Fight Fright: Sing and Swim!

Pardon me, I need to analyze “out loud”, and I’d appreciate any input.

I usually battle stage fright, but in this performance,

I was actually excited to perform this song but my whole body was nervous! Quick pulse, shorter breaths, tight throat, even trembling hands! Could it be I’m so used to fear, that excitement can feel like it too? Same symptoms (quick pulse, short breathing, choking and trembling) right? Plus I’m violating a rule I’ve been teaching: as you are in rehearsal, so you will be in performance. And I NEVER rehearse holding a mic or even standing still. So I guess I should either set aside a place for myself to stand with a mic and sing while at home…or just sit on a bar stool with the mic on a stand while performing.

Irl knows (even the neighbors) how I perform this song at home, and this is not even close. I was disappointed because I thought that because I was looking forward to performing, that meant I had conquered my stage fright. But man, how my physiology betrayed me as soon as the music started. I was calmly talking to the audience, as Mark told me to, before I sing. But the music went on, and I stood up — and started shaking. I swear there was no nervousness in my mind and my heart. My daughters are practicing a word they learned on The Upside Down Show: apprehensive.

I’m wondering now that maybe I was really just excited? I love the song, not just because it’s a Streisand version, but because of what it was saying: we are standing in God’s presence on holy ground. I know that’s more than enough to send any person trembling, but God is my greatest fan. The encouragement I had been denied as I was training, I am constantly getting in my heart from the sweet Spirit of Jesus. Because of Jesus, the last thing I am in God’s presence (which is everywhere I am) is terrified.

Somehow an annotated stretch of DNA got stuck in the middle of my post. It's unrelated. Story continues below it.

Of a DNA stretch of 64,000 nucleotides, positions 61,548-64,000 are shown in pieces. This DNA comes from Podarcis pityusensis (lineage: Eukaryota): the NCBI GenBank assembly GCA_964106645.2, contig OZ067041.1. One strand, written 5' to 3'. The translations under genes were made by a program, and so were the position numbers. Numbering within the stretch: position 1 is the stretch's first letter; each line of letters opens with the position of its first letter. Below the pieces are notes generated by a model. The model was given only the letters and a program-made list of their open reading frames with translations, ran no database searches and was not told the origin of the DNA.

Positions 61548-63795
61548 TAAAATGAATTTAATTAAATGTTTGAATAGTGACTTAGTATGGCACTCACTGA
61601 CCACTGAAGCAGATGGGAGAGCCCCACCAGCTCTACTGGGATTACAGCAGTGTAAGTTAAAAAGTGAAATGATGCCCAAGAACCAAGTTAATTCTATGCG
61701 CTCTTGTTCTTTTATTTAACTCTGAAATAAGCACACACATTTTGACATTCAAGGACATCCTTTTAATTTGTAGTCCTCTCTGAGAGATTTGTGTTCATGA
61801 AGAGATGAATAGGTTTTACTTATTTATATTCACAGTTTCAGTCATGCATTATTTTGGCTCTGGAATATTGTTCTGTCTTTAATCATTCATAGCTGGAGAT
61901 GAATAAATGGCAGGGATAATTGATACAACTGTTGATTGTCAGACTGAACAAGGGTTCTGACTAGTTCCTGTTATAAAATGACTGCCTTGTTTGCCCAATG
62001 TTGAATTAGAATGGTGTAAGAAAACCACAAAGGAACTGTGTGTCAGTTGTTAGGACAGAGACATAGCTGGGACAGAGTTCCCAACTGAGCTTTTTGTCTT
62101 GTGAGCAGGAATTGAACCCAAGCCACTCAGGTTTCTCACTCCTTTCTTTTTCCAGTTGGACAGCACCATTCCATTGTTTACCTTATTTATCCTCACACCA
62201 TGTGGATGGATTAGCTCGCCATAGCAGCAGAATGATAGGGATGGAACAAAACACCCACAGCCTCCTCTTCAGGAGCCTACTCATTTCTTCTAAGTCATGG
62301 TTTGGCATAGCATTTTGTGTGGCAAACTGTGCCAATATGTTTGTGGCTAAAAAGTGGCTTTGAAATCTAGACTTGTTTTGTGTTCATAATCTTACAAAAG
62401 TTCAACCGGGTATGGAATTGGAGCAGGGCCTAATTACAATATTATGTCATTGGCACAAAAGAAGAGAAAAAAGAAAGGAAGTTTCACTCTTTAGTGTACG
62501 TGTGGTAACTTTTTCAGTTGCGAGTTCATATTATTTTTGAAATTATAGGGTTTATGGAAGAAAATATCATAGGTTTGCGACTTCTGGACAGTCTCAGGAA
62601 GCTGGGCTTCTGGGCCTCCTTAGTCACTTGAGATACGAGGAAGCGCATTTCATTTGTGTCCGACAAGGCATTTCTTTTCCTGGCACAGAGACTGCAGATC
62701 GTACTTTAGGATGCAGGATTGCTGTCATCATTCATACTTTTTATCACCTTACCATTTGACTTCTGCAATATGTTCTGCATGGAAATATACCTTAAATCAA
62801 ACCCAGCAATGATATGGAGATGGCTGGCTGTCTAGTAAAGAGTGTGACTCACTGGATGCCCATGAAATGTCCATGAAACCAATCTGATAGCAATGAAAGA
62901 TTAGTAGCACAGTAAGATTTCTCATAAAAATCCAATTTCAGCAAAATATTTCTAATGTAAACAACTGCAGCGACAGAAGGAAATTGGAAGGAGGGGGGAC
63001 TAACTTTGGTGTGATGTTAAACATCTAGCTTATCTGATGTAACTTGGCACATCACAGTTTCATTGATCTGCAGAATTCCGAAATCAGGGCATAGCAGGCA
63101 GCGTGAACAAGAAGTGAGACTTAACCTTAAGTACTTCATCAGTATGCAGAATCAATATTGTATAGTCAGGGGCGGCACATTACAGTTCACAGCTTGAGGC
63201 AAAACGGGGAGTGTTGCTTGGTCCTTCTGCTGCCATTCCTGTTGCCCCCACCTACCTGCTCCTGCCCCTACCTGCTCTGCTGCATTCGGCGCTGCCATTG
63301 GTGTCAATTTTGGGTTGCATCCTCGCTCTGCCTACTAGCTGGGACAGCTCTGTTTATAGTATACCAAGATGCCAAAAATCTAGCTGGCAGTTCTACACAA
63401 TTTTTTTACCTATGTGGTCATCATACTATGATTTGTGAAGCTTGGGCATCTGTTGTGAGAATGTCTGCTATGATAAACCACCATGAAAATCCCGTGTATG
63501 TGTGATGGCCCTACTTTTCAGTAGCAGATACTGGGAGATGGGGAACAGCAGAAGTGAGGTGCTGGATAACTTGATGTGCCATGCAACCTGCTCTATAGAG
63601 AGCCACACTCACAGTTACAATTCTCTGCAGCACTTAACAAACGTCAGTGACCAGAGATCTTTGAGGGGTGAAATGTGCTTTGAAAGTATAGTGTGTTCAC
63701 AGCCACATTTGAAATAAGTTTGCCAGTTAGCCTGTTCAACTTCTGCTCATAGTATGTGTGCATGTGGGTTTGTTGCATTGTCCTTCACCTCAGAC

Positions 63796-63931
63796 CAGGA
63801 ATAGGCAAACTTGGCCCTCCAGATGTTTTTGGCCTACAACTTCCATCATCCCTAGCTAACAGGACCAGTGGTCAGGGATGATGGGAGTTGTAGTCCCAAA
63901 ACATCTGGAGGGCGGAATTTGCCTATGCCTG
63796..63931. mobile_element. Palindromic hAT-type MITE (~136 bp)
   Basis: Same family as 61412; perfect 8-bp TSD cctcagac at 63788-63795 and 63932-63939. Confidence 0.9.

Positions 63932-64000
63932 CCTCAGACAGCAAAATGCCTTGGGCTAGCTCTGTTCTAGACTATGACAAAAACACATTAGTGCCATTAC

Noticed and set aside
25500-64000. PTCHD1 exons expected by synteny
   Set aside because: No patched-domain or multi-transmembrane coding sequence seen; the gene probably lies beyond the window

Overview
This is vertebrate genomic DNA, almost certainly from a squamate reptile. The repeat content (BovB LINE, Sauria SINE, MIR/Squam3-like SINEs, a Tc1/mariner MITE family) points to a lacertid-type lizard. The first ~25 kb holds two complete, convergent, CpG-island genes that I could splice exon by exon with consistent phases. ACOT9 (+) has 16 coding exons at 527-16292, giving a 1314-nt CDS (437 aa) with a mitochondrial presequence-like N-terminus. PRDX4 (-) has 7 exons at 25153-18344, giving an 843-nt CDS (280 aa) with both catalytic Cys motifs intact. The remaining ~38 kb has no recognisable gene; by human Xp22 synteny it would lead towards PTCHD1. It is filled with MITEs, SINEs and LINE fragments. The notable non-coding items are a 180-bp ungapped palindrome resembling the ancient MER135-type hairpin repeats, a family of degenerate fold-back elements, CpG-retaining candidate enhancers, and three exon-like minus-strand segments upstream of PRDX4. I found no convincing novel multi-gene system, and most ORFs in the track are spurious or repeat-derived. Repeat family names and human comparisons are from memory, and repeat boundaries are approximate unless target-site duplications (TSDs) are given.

But this was a good experience, no matter how mediocre I sounded. I’m learning that I’m no longer afraid, that there is an alternative explanation to my body’s nervous reaction to singing solo. I’m a pretty competent  back-up singer, and my years in Windsong and college choirs as an alto — even if I’m really a soprano —  has trained my ears for almost instant harmonization. As far as ability is concerned, I’m on the excellent side.

But years of fear, criticism without correction and rejection seem to have frightened me into mediocrity, that it’s become a reflex response. That Feb14 performance, singing On Holy Ground, has shown me that even if I’m no longer afraid to face people with my lopsided face, the response of fear has been imprinted into my body that it just reacts as it has always done, even with an opposing command from the brain.

I know that this is how my body responds to swimming. I love being in the water, but when I was about three, I had tripped while playing by a river and fell face down on the water by the bank. I can still remember the sensation: the sound of the rushing water, the twinkling sunlight on the bubbly surface — and the panic and fear in my parents’ eyes and voices when they plucked me out. And after that, I was no longer allowed to play in the water.

I can actually do the backstroke now, but whenever I try to crawl (free style), my heart starts to beat fast. Then panic sets in.

Frustrating.

I wish there was a swimming pool close by where I can show my fearful memories that there’s nothing to be afraid of. But it won’t be instant. Just as I know that just because I’ve started to figure out the truth about my stage fright, it doesn’t mean I’ll be the next long-winded belter after Streisand and Dion.

But hey, this is a start.

Sing and swim. ^_^

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